RT: Did you ever write any games or programs for the Coco, and what other projects or uses did you drive out of these machines? (tell us the names of these award winning programs and some brief description. Did I get the categories correct, or were those the titles.
CB: I did quite a lot. In fact I placed in two of the Coco Rainbow programming contests (2nd place for both “RingQuest” in the Adventure category and “Olympic Decathlon” in the Simulation category). Ringquest was a graphical adventure game with some RPG elements, and Olympic Decathlon was a keyboard-wrecking of all 10 events (see http://www.sfn.saskatoon.sk.ca/~af960/RSDOS.html) for details, screenshots, and downloads. These will eventually be moved to my main games page). I also co-developed and sold the NitrOS9 operating system, (http://nitros9.stg.net) and did the OS9/NitrOS9 IDE drivers for Glenside Color Computer Clubs IDE interface. I wrote my own BBS system that I ran for about 4 years, plus lots of utilities, etc. This is something I want to get back into, when I find the time - especially hacking the OS. Nitros9/OS9 is a real-time, multi-tasking, multi-user system based roughly on Unix, but much more optimized for RAM usage, etc.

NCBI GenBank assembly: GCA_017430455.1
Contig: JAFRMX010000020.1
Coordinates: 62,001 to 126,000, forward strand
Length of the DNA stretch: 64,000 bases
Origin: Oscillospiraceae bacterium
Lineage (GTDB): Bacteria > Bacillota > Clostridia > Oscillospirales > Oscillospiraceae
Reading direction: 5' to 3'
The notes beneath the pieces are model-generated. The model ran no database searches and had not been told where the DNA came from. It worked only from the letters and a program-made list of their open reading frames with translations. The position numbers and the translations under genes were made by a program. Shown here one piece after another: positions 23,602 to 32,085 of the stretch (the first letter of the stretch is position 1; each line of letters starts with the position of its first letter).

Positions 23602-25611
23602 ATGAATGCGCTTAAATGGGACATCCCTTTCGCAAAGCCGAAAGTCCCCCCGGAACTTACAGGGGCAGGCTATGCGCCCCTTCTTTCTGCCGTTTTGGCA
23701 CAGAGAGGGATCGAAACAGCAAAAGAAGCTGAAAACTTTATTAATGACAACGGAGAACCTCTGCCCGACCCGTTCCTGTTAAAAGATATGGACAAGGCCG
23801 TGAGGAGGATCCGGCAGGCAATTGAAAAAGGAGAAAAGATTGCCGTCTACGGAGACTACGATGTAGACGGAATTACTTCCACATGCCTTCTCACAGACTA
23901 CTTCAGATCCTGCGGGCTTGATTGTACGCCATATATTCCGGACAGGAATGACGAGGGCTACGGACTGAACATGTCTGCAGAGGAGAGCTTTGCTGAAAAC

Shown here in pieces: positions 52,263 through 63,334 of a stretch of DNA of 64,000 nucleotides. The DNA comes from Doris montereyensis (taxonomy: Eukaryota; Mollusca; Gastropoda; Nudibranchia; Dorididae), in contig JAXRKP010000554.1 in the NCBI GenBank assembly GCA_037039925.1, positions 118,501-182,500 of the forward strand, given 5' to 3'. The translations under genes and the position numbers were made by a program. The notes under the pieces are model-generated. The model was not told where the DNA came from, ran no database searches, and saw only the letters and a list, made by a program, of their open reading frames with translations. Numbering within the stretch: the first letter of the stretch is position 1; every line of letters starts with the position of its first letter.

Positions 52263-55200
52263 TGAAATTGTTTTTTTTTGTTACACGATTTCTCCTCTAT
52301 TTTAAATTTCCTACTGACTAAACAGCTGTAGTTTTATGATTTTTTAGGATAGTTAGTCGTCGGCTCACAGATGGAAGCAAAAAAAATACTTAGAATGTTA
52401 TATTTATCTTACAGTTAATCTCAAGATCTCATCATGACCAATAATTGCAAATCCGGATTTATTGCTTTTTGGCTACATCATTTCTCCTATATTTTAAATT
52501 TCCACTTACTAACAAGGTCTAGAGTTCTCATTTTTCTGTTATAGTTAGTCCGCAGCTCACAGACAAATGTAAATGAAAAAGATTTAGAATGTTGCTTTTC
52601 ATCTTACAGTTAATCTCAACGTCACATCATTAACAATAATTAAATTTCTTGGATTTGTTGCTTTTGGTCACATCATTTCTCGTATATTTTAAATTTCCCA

RT: Did your Coco help you in college and getting a job, and what do you do today?
CB: Yes, I did use it for 1st 2 years at the University of Saskatchewan), but then I left to work full-time at my job. Ended up running an internal email system, printer driving system, software development system on a NitrOS9 based 1 MB RAM Coco 3 system. Before it finally retired in 1998, it was running 10 terminals (mostly ADM 3A's and 22's), 4 parallel ports, 2 industrial speed line printers and 2 lasers (one 20 ppm, one 32 ppm), as well as some estimating software that was written in house. I still work at the same company (Mercury Graphics, which bought out the previous company I worked at, McKenzie Ray Tickets), but the hardware requirements for some of our newer equipment was just too much for the Coco to handle (300 feet per minute inkjets, for example), and the hard drives were starting to die from use. I learned a lot of programming skills while there, especially in OS design and working with hardware at a low level, which I still use today on our Novell networked Windows PC's.